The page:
Thursday, April 25, 2013

380 Auto FMJ Heavy Clothing Terminal Testing in Clear Gel

You may be wondering why I would bother with such a seemingly uninteresting test.  Really, is there any other ammunition as boring as full metal jacket ammo?  It doesn't expand, fragment, disintegrate, explode, or do any other cool stuff.  I might as well be terminal testing rocks, right?  On the surface all of that is true, but I've always had nagging questions in my mind about 380 FMJ ammunition.  Questions like:
  • How deeply will 380 FMJ penetrate?  Enough, or too much?
  • Is the terminal performance of a flat nose FMJ really better than a round nose FMJ?
  • Are the premium priced FMJ loads better than cheaper target/range FMJ loads?
  • Does a faster FMJ load perform better than a slower FMJ load?
  • What caused the large wound channel that I observed in this previous FMJ test?
In addition to answering my own questions about FMJ terminal performance, I hope to create some new data points for others that have similar questions.  After visiting various internet forums, I've seen folks get tied up in knots over their choice of 380 Auto defensive ammunition.  Others on the forums try to help with the decision making process by providing advice, but that advice is usually split down the middle with one group preferring hollow points and the other group preferring full metal jacket.  These threads usually involve one or more references to various terminal performance tests of hollow point ammunition (maybe even one of mine).  The hollow point crowd touts these tests as proof of excellent performance, while the full metal jacket crowd proclaims the ammunition is garbage due to lack of penetration.

I'm not trying to resolve the 380 Auto JHP vs. FMJ debate.  I'm just trying to plug some gaps in FMJ performance data so people, like me, can make their own informed decisions.

Test Pistol:
Kahr P380 with 2.5" Barrel
Test Protocol:
I wanted to do a true head to head terminal test on all five loads so I cast a much larger 18"x11"x4" Clear Ballistics Gel block for this test that would accommodate all five tests without overlapping shots.  The Clear Ballistics Gel block was verified as calibrated to 10% Ordnance Gel density by means of the standard 600 fps BB calibration test.

Each test shot was set up with the same barrier materials in front of the gel block.  I used 1 layer of 5/6 weight Hermann Oak tooling leather and 2 layers of mid-weight (8 oz) denim in front of the gel block.

All test shots were fired from 8 feet over a chronograph that was 4" or less from the front of the gel block.

Immediately prior to shooting the gel test shots, a 5 round velocity average test was done with the same ProChrono Digital Chronograph used to capture terminal test shot velocities.  Due to limited  ammunition supply, one load was restricted to a 3 round velocity average.

Test Results:
I ended up with five complete individual tests conducted under similar conditions.  Rather than make one very long video that wouldn't be watched, each test was documented individually.  Please feel free to watch as many of them as you wish.  At the bottom of the test data sheets, I've included one more blog exclusive video pointing out the highlights of the five tests.  If you are in a hurry, just jump down to that video.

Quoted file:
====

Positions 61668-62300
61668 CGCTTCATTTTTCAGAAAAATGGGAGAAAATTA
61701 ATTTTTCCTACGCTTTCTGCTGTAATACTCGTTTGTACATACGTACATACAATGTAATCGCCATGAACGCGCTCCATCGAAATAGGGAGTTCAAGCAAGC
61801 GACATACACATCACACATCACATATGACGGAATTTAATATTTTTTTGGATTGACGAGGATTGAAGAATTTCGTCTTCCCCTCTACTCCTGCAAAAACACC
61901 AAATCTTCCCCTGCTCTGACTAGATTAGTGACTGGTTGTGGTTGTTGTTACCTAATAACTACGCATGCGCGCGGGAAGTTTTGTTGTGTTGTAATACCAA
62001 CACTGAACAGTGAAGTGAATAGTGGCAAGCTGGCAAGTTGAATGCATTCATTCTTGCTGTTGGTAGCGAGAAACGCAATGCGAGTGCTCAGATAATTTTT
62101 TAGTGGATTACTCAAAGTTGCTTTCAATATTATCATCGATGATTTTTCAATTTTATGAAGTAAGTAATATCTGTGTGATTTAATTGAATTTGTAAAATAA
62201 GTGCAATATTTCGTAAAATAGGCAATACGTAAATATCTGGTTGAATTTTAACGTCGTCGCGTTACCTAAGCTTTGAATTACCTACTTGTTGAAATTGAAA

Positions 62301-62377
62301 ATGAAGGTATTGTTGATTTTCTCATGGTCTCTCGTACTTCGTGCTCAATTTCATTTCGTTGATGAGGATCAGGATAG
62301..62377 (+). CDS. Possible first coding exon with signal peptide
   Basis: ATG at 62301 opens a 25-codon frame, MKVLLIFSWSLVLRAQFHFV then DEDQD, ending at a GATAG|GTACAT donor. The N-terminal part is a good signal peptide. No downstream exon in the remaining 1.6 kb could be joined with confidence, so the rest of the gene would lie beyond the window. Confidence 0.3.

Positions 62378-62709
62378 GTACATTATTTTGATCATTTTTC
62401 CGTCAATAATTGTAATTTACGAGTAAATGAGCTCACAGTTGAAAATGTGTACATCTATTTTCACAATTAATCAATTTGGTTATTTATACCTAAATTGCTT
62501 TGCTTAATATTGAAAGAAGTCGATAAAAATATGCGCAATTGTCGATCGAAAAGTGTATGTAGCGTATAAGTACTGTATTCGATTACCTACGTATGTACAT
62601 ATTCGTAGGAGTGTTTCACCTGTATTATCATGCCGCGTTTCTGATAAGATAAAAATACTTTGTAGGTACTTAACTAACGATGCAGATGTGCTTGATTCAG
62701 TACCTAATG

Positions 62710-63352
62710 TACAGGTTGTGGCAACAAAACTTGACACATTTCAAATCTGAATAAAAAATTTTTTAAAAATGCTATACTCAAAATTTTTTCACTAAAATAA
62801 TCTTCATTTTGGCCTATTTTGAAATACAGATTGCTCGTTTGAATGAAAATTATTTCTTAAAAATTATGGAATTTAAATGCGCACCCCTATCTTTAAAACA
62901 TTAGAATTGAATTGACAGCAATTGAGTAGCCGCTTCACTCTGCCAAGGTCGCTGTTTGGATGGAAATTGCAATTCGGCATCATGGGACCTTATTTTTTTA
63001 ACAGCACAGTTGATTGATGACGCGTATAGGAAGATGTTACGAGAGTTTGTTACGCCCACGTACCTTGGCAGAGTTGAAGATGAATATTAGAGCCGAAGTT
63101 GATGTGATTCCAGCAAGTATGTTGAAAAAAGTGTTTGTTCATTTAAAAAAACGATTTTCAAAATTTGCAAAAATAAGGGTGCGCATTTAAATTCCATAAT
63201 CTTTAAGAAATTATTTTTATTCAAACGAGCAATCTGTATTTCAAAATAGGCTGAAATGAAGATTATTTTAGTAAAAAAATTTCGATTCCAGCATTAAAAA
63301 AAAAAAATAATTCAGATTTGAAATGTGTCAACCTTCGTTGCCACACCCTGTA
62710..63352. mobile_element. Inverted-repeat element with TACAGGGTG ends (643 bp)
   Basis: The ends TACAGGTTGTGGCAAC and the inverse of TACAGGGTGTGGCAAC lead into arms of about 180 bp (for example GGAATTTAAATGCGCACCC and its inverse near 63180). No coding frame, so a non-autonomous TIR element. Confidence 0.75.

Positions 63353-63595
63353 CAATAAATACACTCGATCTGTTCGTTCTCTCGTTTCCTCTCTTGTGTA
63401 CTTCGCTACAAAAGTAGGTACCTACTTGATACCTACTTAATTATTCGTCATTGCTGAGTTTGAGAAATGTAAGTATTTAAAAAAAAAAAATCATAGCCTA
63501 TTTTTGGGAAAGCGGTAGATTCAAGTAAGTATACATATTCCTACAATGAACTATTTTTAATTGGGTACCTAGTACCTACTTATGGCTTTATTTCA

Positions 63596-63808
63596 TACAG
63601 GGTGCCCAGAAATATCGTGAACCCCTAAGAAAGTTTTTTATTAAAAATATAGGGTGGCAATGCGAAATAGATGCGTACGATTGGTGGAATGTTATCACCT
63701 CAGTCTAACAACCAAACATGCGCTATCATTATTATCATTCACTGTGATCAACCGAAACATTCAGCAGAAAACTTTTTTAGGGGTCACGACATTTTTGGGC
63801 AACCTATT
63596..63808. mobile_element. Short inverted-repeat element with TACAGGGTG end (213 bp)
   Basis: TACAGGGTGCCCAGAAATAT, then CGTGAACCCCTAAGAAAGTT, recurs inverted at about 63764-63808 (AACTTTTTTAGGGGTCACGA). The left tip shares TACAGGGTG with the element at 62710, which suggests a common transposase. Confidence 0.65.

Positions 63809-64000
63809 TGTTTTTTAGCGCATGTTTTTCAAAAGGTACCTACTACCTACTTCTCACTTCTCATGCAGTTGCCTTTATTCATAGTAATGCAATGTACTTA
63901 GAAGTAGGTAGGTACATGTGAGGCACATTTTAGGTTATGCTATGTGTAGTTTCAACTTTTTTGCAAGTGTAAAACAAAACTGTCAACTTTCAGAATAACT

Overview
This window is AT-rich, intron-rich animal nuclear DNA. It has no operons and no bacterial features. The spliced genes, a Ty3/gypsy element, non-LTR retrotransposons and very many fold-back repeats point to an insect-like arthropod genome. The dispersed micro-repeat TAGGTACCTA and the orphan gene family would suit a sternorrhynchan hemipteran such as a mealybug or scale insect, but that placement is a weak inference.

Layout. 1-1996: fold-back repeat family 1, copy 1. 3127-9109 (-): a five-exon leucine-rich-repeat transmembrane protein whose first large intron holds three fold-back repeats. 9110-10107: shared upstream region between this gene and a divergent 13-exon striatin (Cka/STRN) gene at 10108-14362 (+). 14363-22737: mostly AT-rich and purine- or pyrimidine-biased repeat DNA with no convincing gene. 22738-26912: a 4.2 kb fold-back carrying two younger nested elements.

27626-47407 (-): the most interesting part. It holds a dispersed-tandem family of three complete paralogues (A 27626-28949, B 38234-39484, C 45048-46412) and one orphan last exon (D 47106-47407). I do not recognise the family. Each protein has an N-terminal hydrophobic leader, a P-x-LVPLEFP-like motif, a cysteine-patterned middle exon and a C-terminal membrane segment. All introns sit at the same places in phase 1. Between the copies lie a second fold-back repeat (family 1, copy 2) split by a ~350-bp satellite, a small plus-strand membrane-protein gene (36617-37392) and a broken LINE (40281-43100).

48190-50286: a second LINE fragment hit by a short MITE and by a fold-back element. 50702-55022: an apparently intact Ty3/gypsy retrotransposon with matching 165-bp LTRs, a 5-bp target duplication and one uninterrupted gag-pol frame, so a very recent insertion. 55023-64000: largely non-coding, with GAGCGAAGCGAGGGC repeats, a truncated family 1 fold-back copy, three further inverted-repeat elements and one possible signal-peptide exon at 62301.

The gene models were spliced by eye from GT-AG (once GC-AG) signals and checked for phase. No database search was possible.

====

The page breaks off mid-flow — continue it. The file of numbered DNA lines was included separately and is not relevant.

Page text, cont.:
Underwood Ammo
100 Grain Round Nose
Velocity < 850 fps
Penetration < 18"
Click Image to Enlarge

Double Tap Ammunition
95 Grain Round Nose
Velocity > 900 fps
Did Not Tumble
Penetration > 18"
Click Image to Enlarge
Remington UMC
95 Grain Flat Nose
Velocity < 850 fps
Penetration < 18"
Click Image to Enlarge

Buffalo Bore
95 Grain Flat Nose
Velocity < 850 fps
Penetration < 18"
Click Image to Enlarge

Buffalo Bore +P
95 Grain Flat Nose
Velocity > 900 fps
Did Not Tumble
Penetration > 18"
Click Image to Enlarge

As mentioned above, I did produce one additional video highlighting the major differences and common characteristics of the tests.  This video is a blog exclusive that won't be going out on YouTube as a public video. 

In the close up photo below, I've identified each round by number.  As you can see I had a good cross section of bullet types represented in this test.
1)  Underwood Ammo 100 Grain RN
2)  Double Tap 95 Grain RN
3)  Remington UMC 95 Grain FN
4)  Buffalo Bore 95 Grain FN - 2011 Purchase
5)  Buffalo Bore +P 95 Grain FN - Current Production

After extensive review of the artifacts left in the gel block, I was ready to propose answers for my original questions.

How deeply will 380 FMJ penetrate?  Enough, or too much?
- In this specific test, we saw penetration depths between 17 to 21 inches.  I'm more comfortable with something on the lower end of that scale.  Depending on your needs, more penetration may be desired.

Is the terminal performance of a flat nose FMJ really better than a round nose FMJ?
- If you gauge terminal performance by wound channel, I would say flat nose was better during the first five inches into the block for bullets that did not tumble.  The flat nose wound channel had visibly more stretch damage than the round nose bullet.  After 5 inches of penetration into the block both wound channels looked very similar.  The one advantage of the flat nose was more initial energy that was dumped into the block faster than the round nose.  Simply put, the flat nose entered faster and stopped quicker than the round nose bullet.

When tumbling took place, the flat nose wound channels looked very similar to the round nose and had similar penetration depths.  I really couldn't declare that one was better than the other.

Are the premium priced FMJ loads better than cheaper target/range FMJ loads?
- Based on this test, I don't see the advantage of premium priced and super fast FMJ loads.  They appear to be more stable and less prone to tumbling allowing them to penetrate too deeply for my tastes.  The good news is that when ammunition supplies return to normal, there are a multitude of 380 FMJ loads available within the velocity range of 850 feet per second.  I pretested many of them HERE.